6 Reasons Why ECB Will Avoid QE As Long As Possible (And Why The Fed Did It)

Yields on European sovereign debt have collapsed in recent months as investors piled into these ‘riskless’ investments following hints that the ECB will unleash QE (at some point “we promise”) and the economic situation collapses. However, Mario Draghi has made it clear that any QE would be privately-focused (because policy transmission channels were clogged) and the appointment of Blackrock to run an ABS-purchase plan confirms that those buying bonds to front-run the ECB may have done so in error. As Rabobank’s Elwin de Groot notes in six simple comments that he expects continued “procrastination” by the ECB over sovereign QE even after dismal economic data – and in doing so, exposes the entire facade behind The Fed’s QE.

This post was published at Zero Hedge on 08/28/2014.

Gold Daily and Silver Weekly Charts – A Tale of Two Metals Markets – Shout and Feel It

Nothing of particular interest was shown in the Comex reports from yesterday. Tomorrow we bid adieu to the August contract. Time to move our eyes to the September month which is active for silver but not gold. The precious metals are unfortunately very politicized in this currency war. That is both a risk, and an opportunity. There was intraday commentary on the metals here. There are obviously two metals markets, one of paper, and one of real metal delivered and taken. One is most expressed in the overnight market with trading in Asia and Europe, and another that starts after the New York opening bell.

This post was published at Jesses Crossroads Cafe on 28 AUGUST 2014.

Gold Seeker Closing Report: Gold and Silver Gain While Stocks Fall

The Metals:
Gold rose $14.33 to $1296.33 at about 8:30AM EST before it pared back to $1287.37 in the next couple of hours of trade, but it then bounced back higher in afternoon trade and ended with a gain of 0.57%. Silver surged to as high as $19.851 and ended with a gain of 0.46%.
Euro gold climbed to about 978, platinum gained $6 to $1421, and coper fell 4 cents to about $3.14.
Gold and silver equities rose over 1% at the open before they fell back towards unchanged by midmorning, but they then climbed back towards their opening highs by early afternoon and remained near that level into the close.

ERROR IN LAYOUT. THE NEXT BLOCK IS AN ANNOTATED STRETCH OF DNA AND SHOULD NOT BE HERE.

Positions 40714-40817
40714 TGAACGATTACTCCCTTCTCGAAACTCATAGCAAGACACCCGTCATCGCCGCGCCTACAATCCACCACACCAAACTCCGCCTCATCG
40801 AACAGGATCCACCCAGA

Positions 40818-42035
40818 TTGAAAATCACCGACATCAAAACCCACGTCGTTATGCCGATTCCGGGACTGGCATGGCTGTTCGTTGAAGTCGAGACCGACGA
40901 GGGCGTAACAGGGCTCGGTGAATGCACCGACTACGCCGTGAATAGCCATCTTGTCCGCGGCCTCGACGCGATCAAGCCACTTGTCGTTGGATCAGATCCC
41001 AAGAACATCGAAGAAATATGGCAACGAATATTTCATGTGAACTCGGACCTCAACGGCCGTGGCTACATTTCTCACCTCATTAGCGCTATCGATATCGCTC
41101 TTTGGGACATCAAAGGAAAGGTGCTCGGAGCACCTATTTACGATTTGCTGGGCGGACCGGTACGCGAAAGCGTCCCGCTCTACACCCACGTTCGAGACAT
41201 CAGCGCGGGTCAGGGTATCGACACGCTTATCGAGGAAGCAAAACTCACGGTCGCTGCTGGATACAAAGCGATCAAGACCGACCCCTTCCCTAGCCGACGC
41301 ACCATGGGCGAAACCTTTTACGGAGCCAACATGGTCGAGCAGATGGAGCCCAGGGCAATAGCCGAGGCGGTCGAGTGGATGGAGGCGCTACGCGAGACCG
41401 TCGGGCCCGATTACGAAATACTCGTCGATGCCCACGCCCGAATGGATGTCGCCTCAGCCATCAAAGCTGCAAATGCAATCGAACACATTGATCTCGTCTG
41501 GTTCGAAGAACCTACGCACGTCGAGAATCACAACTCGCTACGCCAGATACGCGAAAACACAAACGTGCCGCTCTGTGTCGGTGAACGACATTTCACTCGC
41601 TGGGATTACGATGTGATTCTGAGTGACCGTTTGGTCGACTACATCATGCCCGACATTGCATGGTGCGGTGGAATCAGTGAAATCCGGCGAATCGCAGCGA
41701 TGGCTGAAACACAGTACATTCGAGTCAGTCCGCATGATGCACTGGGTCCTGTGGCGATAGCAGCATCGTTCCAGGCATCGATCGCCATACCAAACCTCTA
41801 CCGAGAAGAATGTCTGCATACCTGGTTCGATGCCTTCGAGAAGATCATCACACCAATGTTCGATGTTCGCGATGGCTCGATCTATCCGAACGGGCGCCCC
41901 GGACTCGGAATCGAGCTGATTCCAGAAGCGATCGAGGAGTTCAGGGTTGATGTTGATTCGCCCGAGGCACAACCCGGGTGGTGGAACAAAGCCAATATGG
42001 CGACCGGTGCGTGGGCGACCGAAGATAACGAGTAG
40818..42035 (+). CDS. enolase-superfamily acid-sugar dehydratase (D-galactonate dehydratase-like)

This post was published at GoldSeek on 28 August 2014.

The Fed’s “Mutant, Broken Market”

Undermining the Integrity of Financial Markets
Introduction
Financial markets are broken. Fundamental analysis and Modern Portfolio Theory are relics of the past. Investors used to care about maximizing a portfolio’s expected return for a given amount of targeted risk. The goal used to be that prudent diversification through the analysis of security correlations could move the Efficient Frontier Line ‘up and to the left’. In other words, improve returns per unit of risk.
Today, Fed policies have commandeered investor thinking and altered investor behavior. The powerful driver of moral hazard has fueled greed, and imbued more fear of underperforming peers and benchmarks, than fear of downside risks. Some investors are buying the riskiest assets simply because prices have been rising. Some investors say they are buying equities instead of Treasuries because ‘equities have upside, while bonds yields are puny and their prices are capped at par’.
Fed policies have led to (investor) herd behavior that has plunged market volatilities and manipulated asset prices and correlations to lofty levels. The rallying cry has simply become ‘don’t fight the Fed’. Relative return – without regard for risk – is all that matters. As a result, future return expectations have fallen with ever-rising prices; correspondingly, risk levels have risen in parallel. The allure of the Fed’s magic spell has lapsed investors into a soporific state of cognitive dissonance, with them focusing more on trying to justify valuations, rather than on the Upside Downside Capture Ratio.
Markets have thus mutated into one of two possible combustible states. Either financial assets have all transcended into prodigious bubbles, or stocks and bonds are signifying two completely separate outcomes. Either possibility will have dangerous repercussions for the economy, and for portfolios and investors. At the moment, I believe that the Treasury market has it right, signifying concerns about disinflation and future growth.